Reading my way through the latest fiction novel, I am following a character who is desperately trying to prove his innocence to a society all-too-ready to condemn him. The author is talented, and I do recommend him as a master of the thriller (At All Costs, by John Gilstrap). At any rate, I began to reflect on the cause of righteousness, and how we as humans seem to have a natural inclination to turn rather ferocious when we are self-righteous about something—particularly if it is our favorite cause, whatever it might be. I think most of us recognize others that are in the act of picking up the banner of righteousness, and we tend to get out of their way, and let them have the fullness of their tirade. I think recently of a friend who saw a dog being misused and, pulling her car over to the side, began to berate a much bigger fellow, on the way he should treat his dog. That particular fellow, tattoos, muscles and all, listened to the rebuke with humility, evidently recognizing the righteous light in my friend’s eyes.
I remember my father, willing to stand by his sons, right or wrong, and willing to go to the mat with others over issues that he felt threatened harm to his progeny. I remember being in high school, and being suddenly socked in the eye by another fellow, and having to defend myself. The coach quickly broke up the fight, sent us both to the office, where the vice-principal, in all the mustered wisdom of public school policy, suspended us both for three days.
My father showed up to pick me up from the vice principal’s office, and began to berate the poor fellow right in front of me.
“What in the h is a young person supposed to do when he gets punched in the nose?” asked my father.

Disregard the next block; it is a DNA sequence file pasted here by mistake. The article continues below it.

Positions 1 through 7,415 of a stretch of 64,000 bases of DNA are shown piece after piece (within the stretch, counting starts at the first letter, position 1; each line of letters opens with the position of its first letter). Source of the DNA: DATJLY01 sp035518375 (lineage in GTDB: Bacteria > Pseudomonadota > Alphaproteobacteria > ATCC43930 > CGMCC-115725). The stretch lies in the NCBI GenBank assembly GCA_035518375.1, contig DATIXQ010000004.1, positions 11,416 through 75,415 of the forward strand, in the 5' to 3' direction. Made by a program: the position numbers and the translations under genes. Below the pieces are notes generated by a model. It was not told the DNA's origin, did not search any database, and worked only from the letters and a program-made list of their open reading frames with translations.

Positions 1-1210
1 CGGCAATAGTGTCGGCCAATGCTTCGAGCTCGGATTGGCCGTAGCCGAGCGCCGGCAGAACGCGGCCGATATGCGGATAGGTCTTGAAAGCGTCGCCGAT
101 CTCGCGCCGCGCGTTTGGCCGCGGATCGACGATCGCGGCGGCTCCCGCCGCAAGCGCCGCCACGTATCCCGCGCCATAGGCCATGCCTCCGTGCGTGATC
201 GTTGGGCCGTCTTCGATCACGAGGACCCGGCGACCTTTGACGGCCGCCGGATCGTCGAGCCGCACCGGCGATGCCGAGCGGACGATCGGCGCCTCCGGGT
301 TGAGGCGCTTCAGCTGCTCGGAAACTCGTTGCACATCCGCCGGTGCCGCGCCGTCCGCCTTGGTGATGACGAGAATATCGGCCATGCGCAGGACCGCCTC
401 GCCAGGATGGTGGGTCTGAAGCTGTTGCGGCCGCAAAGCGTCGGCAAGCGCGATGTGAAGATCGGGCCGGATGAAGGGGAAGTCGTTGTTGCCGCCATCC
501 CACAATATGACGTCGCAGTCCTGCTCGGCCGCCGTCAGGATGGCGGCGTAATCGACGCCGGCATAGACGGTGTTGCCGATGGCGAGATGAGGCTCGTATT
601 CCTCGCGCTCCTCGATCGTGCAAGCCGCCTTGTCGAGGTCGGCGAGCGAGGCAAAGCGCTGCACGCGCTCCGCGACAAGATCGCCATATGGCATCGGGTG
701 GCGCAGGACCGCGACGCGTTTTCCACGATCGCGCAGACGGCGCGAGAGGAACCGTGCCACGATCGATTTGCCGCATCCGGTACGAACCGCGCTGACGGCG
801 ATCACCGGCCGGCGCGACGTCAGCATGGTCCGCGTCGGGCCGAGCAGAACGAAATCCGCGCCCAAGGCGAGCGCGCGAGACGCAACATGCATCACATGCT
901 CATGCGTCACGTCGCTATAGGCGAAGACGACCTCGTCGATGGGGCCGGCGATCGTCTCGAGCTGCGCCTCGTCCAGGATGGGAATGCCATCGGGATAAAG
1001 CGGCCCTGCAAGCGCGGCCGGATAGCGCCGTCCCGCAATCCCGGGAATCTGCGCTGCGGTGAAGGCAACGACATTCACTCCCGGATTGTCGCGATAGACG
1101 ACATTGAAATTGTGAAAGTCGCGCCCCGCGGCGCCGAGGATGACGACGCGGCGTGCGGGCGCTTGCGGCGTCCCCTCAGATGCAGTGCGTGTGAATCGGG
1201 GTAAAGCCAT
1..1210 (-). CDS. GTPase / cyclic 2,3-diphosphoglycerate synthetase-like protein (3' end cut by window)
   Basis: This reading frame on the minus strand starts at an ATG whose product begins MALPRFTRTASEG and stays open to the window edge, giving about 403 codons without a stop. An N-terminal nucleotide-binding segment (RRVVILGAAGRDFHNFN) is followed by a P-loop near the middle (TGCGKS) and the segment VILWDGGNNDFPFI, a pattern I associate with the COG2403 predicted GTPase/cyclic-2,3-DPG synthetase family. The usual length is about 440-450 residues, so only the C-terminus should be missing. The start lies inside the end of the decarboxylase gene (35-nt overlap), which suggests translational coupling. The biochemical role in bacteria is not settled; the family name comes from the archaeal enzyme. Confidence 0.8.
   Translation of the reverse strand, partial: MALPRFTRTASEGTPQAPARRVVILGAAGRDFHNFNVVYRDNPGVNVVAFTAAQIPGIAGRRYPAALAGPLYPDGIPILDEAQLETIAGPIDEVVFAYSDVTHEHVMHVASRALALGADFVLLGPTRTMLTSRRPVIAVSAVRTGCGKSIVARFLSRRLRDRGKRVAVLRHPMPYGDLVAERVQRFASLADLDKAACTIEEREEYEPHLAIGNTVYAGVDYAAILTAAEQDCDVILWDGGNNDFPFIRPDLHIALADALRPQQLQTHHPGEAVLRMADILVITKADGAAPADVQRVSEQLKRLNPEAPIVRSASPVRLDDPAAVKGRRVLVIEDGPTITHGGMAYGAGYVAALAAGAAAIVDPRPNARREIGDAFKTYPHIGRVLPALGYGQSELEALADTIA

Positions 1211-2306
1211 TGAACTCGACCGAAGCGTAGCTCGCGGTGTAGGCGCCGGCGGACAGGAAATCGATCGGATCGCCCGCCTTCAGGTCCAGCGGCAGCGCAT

The poor vice principal had not much to say to defend the policy, and sputtered somewhat ineffectively about it taking two to fight. I remember feeling somewhat sorry for him, even as a sophomore in high school, for I could see he had not much to argue.
Dad, not willing to let it go, asked, “If it was your own son and someone popped him in the nose, what would you tell your son to do?”
In that moment, I could see from reading the vice principal’s face, that Dad had won, and that the issue would have been resolved in a similar manner by his own sons. I remember feeling loved very much at that moment—Dad was not good at expressing his feelings well, and—like most of his generation—left his feelings generally unexpressed—but at that moment, the message was loud and clear. I love you, Son, and I will do whatever it takes to protect you.
The vice principal? He ended by reducing my suspension one day, and when later that spring, I heard that he had resigned his position, I was not surprised. There may have been a lot of other parents out there like my dad—and discipline at schools is always a daunting task.
Isn’t our Father in heaven just like that? He is going to defend us at the last judgment, not because we are righteous in ourselves, but because he has already poured his wrath out in judgment for sin upon his Son. The Accuser will stand with his list—a very long list when it comes to me, I am afraid—and he will accuse with all the skills of a professional. When he finally comes to the last of the issues, my Father in heaven will simply say that all of my unrighteousness has been wiped out in Christ, and that just as his Son stands now blameless before him, so also I am now his son, made forever blameless. What a joy to look forward to! What a joy that I can compare the actions of my earthly father with those of my heavenly father! Dad, I do miss you.
Therefore if any man be in Christ, he is a new creature: old things are passed away; behold, all things are become new.
2 Cor. 5:17